automation based on figures

Discussion in 'Automated Trading' started by sarcastic, Sep 8, 2008.

  1. sarcastic


    I want to automate some of my strategies based on some events and figures released. I heard about one software NTKN(news to know services) which provides figures in a digital format in ur computer and you can react faster than others on that by automation based on that data.does anybody have experience with that or any other services similar to that.if yes then please share your experience.
    1.whats the total time lag between data released and you receive the data(in milseconds if possible)
    2.what are the technical difficulties using that software(my firm is not so keen in doing that becuase they think they dont want to give any third party excess to their network)
  2. Check out Reuters Newscope Realtime - they got an API for news-related algorithmic trading.
  3. You'll probably never have the edge you desire due to latency issues. But even if you were collocated in the same room as the CME or whatever, you'd still have problems. Most of these economic numbers are released in advance and embargoed until a certain time. Clearly, there are some out there who abuse this embargoed data and coordinate huge trades a fraction of a second prior to the release time. Happens all the time. It's fucking crooked. I would suspect that some have even opened news services specifically to exploit this. This is why all news releases should be done via conference call.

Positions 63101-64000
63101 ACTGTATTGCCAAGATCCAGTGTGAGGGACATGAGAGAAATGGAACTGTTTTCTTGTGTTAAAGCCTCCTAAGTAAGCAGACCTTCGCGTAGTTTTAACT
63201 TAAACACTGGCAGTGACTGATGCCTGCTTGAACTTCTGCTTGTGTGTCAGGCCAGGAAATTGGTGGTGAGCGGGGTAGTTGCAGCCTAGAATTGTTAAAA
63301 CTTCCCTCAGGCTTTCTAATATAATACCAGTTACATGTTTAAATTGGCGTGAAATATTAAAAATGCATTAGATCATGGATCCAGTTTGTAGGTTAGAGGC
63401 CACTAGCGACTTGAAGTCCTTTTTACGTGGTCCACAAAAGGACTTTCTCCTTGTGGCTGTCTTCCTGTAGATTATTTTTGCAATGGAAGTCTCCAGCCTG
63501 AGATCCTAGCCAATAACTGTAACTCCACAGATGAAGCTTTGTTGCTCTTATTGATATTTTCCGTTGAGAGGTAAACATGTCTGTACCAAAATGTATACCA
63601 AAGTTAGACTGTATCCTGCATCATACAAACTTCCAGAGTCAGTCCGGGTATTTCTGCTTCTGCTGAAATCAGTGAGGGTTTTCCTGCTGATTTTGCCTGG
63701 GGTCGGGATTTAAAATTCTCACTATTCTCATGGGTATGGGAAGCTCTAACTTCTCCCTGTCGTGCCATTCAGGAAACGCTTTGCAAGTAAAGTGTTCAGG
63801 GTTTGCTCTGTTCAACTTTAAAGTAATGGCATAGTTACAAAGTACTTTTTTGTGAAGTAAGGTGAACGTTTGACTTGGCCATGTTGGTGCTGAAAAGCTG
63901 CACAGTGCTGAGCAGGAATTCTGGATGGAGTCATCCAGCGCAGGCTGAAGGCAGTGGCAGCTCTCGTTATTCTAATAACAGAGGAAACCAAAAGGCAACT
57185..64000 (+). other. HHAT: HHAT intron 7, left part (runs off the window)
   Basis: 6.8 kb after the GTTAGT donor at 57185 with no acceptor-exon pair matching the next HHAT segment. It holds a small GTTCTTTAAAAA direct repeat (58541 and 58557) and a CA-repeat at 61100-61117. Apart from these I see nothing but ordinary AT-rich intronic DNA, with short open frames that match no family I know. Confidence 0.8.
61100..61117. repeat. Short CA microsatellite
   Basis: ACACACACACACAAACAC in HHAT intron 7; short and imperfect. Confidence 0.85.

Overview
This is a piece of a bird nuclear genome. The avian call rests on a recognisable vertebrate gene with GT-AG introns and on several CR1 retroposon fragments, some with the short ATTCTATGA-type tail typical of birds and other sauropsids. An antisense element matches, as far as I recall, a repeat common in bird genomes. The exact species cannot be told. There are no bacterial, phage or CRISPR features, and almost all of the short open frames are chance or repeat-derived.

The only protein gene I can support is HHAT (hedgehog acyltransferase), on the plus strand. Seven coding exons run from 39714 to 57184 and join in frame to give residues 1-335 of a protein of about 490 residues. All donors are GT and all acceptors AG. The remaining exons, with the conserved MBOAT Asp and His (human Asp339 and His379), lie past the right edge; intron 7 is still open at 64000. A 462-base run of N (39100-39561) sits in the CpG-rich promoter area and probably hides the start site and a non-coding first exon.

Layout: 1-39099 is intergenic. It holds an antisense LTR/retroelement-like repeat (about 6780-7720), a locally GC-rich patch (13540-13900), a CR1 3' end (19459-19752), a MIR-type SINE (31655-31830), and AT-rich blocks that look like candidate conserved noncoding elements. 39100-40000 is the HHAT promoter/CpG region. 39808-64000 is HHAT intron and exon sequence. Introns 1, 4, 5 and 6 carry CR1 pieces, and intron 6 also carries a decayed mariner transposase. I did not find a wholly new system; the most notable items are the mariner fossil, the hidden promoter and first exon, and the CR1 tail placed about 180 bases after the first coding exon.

4. sarcastic,

    when I was working with designing professional-use forecasting models we successfully used figures and even legislation changes as input for forecasting models. This was through the learning and back-propagation of feedforward neural networks for non-linear regression analysis on timeseries data. It was most successful on spot-market energy forecasting.

    However, you must consider the timeframe effects on including numbers. The effect is not linear at all, and there are several things to consider - such as delayed reactions.

    It is not as simple as just "throwing in input data" to model a complex system, you need a thorough model which you are reflecting. A simplistic approach to this is using sliding averages and other aggregated values. I used that for the most successful forecasting models to market data predictions. The success of the models was such that one large company saved more than average US$100 000 per day on the improved forecasts - continuously beating all their professional analysts.

    Look into systems sciences and systems theory for more clues towards modelling complex adaptive systems like financial markets.